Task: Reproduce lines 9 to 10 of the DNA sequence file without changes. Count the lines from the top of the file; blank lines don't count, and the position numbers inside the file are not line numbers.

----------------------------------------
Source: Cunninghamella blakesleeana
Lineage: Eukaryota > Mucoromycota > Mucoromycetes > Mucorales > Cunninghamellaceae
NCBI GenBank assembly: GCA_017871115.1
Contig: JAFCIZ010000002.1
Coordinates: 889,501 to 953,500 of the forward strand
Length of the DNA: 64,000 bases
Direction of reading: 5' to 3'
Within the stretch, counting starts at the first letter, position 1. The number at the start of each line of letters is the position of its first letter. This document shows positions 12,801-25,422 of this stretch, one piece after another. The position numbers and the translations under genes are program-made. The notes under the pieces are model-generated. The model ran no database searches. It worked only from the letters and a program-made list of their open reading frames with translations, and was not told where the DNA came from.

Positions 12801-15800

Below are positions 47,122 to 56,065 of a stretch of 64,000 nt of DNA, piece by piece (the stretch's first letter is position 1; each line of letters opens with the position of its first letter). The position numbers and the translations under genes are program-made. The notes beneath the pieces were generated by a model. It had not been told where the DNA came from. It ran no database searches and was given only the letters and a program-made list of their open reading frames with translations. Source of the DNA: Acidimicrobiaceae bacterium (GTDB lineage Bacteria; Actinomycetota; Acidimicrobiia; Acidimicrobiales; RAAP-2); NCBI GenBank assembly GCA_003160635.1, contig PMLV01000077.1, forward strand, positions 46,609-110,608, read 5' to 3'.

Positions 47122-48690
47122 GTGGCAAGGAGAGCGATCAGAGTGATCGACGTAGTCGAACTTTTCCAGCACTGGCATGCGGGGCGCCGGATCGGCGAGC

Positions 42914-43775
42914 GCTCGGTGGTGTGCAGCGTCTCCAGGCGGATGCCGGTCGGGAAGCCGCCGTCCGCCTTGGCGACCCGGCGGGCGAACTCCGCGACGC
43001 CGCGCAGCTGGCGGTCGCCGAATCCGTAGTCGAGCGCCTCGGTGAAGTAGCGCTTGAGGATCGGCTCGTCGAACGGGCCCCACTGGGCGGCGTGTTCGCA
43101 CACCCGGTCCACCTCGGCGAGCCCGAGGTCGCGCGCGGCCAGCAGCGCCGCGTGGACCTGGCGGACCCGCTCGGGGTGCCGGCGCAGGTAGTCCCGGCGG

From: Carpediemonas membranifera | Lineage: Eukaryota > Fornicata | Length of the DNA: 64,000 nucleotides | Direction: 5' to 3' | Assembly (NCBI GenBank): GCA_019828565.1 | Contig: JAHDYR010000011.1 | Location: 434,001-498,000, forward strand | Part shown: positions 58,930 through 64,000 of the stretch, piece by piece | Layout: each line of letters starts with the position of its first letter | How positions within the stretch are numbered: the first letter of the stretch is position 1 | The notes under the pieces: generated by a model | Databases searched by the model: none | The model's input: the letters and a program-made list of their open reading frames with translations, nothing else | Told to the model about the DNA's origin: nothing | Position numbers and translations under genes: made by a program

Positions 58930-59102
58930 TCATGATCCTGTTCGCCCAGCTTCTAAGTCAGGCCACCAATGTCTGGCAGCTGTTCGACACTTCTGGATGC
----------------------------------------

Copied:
Positions 12801-15800

Below are positions 47,122 to 56,065 of a stretch of 64,000 nt of DNA, piece by piece (the stretch's first letter is position 1; each line of letters opens with the position of its first letter). The position numbers and the translations under genes are program-made. The notes beneath the pieces were generated by a model. It had not been told where the DNA came from. It ran no database searches and was given only the letters and a program-made list of their open reading frames with translations. Source of the DNA: Acidimicrobiaceae bacterium (GTDB lineage Bacteria; Actinomycetota; Acidimicrobiia; Acidimicrobiales; RAAP-2); NCBI GenBank assembly GCA_003160635.1, contig PMLV01000077.1, forward strand, positions 46,609-110,608, read 5' to 3'.